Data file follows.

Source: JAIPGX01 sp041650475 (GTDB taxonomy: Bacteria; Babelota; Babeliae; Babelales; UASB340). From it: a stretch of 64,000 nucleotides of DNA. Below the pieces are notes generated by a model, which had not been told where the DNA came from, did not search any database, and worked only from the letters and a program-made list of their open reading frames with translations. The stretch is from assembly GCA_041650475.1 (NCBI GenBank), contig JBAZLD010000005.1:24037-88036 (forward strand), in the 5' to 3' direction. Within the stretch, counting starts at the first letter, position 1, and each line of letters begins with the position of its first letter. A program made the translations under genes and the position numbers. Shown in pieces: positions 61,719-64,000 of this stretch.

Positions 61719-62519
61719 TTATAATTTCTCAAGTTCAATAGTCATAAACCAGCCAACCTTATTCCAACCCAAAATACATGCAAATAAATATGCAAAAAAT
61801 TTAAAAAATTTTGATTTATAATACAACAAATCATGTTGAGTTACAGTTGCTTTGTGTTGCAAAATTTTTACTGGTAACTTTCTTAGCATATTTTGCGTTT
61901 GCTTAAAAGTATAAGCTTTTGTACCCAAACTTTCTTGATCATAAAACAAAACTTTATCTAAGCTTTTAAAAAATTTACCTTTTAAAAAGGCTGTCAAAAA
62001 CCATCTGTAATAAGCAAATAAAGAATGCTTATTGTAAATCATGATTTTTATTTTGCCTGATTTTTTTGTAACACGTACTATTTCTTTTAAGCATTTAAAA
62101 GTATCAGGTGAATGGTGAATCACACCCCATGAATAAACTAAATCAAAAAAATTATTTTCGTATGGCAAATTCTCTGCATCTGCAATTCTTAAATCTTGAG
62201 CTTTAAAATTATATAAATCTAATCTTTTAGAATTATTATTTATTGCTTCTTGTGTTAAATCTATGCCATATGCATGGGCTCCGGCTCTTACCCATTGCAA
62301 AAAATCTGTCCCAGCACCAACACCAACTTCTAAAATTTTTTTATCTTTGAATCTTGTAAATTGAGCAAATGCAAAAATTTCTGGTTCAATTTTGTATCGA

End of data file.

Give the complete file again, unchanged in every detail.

Source: JAIPGX01 sp041650475 (GTDB taxonomy: Bacteria; Babelota; Babeliae; Babelales; UASB340). From it: a stretch of 64,000 nucleotides of DNA. Below the pieces are notes generated by a model, which had not been told where the DNA came from, did not search any database, and worked only from the letters and a program-made list of their open reading frames with translations. The stretch is from assembly GCA_041650475.1 (NCBI GenBank), contig JBAZLD010000005.1:24037-88036 (forward strand), in the 5' to 3' direction. Within the stretch, counting starts at the first letter, position 1, and each line of letters begins with the position of its first letter. A program made the translations under genes and the position numbers. Shown in pieces: positions 61,719-64,000 of this stretch.

Positions 61719-62519
61719 TTATAATTTCTCAAGTTCAATAGTCATAAACCAGCCAACCTTATTCCAACCCAAAATACATGCAAATAAATATGCAAAAAAT
61801 TTAAAAAATTTTGATTTATAATACAACAAATCATGTTGAGTTACAGTTGCTTTGTGTTGCAAAATTTTTACTGGTAACTTTCTTAGCATATTTTGCGTTT
61901 GCTTAAAAGTATAAGCTTTTGTACCCAAACTTTCTTGATCATAAAACAAAACTTTATCTAAGCTTTTAAAAAATTTACCTTTTAAAAAGGCTGTCAAAAA
62001 CCATCTGTAATAAGCAAATAAAGAATGCTTATTGTAAATCATGATTTTTATTTTGCCTGATTTTTTTGTAACACGTACTATTTCTTTTAAGCATTTAAAA
62101 GTATCAGGTGAATGGTGAATCACACCCCATGAATAAACTAAATCAAAAAAATTATTTTCGTATGGCAAATTCTCTGCATCTGCAATTCTTAAATCTTGAG
62201 CTTTAAAATTATATAAATCTAATCTTTTAGAATTATTATTTATTGCTTCTTGTGTTAAATCTATGCCATATGCATGGGCTCCGGCTCTTACCCATTGCAA
62301 AAAATCTGTCCCAGCACCAACACCAACTTCTAAAATTTTTTTATCTTTGAATCTTGTAAATTGAGCAAATGCAAAAATTTCTGGTTCAATTTTGTATCGA